As usual, the Government will once in a while send out sound bites to protect their cash cow that is the CPF, and the latest noise coming out of them is that the CPF Basic Retirement Sum should be regularly adjusted to ensure Singaporeans have enough money for retirement, seeing that inflation is playing a huge role in Singapore.
This was stated by Minister Josephine Teo, whose obscene salary means she will probably no need to set aside any retirement money, as her role as a Minister in the PAP government ensures she is well paid to retire anytime she chooses to. And now, she is telling Singaporeans that they do not have enough money for retirement and they should save more. Would Singaporeans not safe money if they could? Why is the Minister stating the bloody obvious?
What she failed to realise is that those who cannot meet the Basic Retirement Sum are usually housewives, those who have chronic illnesses and therefore works intermittently, gig workers and small-time self-employed who live hand-to-mouth, low-income workers who have to pay for a house during their most productive years, and those who have suffered a financial calamity. Is there anything the country can do for them instead of forcing them to come up with their own hard earned money just to deposit in a CPF account that cannot be used?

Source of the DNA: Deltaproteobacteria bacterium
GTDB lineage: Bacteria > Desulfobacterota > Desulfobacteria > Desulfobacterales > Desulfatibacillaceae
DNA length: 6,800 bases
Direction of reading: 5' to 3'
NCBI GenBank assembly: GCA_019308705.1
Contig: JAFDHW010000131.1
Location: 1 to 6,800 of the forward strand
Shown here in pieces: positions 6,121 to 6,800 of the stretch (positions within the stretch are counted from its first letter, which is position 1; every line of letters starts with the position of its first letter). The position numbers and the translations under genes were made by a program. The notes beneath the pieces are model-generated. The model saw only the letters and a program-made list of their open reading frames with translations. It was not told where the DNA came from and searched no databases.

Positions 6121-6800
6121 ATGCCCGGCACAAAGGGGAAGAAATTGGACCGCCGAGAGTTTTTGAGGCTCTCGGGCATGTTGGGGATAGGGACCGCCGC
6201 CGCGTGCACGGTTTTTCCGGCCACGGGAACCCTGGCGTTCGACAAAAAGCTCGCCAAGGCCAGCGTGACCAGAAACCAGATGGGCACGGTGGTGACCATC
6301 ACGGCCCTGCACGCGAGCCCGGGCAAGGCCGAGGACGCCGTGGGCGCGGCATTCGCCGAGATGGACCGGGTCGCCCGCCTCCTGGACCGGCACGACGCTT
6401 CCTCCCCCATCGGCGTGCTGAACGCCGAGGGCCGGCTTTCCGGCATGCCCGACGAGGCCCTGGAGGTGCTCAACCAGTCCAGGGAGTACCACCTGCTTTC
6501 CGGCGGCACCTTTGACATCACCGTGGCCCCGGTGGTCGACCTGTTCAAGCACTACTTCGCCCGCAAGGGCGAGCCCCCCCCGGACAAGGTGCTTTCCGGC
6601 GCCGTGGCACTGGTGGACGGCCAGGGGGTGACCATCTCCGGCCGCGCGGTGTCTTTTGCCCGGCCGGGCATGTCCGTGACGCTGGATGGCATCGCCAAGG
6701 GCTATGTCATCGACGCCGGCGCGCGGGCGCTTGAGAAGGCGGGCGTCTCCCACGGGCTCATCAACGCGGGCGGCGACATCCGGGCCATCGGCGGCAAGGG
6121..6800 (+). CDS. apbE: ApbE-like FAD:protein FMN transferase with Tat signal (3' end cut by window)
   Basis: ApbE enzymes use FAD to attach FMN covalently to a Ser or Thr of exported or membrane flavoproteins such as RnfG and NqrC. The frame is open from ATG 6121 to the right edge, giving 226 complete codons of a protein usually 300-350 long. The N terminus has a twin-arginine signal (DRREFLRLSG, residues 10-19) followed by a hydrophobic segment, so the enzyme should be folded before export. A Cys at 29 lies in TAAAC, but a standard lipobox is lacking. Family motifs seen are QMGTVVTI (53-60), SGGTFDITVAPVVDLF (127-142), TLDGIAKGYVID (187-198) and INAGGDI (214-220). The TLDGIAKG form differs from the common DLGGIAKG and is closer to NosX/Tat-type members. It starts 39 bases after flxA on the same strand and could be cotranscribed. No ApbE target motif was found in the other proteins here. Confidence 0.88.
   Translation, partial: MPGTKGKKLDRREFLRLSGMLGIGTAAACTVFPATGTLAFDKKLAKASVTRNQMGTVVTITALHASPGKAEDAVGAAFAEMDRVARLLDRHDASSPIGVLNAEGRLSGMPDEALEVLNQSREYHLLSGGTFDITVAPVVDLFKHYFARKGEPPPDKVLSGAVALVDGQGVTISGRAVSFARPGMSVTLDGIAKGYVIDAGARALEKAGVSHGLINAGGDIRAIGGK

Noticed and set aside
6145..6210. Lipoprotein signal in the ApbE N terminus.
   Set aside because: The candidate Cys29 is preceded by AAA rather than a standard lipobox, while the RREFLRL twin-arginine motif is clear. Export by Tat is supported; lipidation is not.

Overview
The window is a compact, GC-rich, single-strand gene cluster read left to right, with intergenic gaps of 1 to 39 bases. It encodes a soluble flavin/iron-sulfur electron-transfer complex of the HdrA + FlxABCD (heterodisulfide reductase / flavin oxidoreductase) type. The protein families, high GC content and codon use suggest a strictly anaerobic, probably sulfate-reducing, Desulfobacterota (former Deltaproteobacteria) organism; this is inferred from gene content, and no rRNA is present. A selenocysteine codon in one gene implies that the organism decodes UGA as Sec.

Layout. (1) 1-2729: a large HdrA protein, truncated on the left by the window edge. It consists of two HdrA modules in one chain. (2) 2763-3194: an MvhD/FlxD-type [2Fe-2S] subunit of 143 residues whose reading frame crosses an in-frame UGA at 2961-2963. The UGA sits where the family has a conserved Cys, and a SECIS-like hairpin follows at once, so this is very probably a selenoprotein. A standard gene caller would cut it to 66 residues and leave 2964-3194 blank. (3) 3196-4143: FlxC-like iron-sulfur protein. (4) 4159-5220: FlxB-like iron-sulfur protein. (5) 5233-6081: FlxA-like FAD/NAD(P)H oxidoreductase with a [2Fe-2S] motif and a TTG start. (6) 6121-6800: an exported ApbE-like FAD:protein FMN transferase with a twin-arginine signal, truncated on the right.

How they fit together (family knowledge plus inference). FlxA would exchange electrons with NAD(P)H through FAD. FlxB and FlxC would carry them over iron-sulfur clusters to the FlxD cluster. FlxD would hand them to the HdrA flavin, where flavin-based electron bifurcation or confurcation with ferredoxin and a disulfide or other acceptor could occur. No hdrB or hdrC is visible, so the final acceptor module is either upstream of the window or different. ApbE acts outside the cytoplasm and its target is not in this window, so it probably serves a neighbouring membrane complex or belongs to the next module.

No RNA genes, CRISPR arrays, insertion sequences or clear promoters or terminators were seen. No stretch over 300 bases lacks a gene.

One thing Josephine Teo got right was that the inflation will render the Retirement Sum monthly payout years down the road “feel inadequate”. Then, why can’t CPF index monthly payout to inflation? That is to say, if inflation is 2% a year, then an initial monthly payout of $1000 at age 65 would be $1020 the next year and 10 years down the road, would be $1196. Then, it wouldn’t feel so “inadequate”.
In fact, the most glaring problem with CPF Life is that monthly payouts are fixed, even if the member lives another 40 years, as if prices of daily necessities is a constant. Is that fair, and is that a good policy?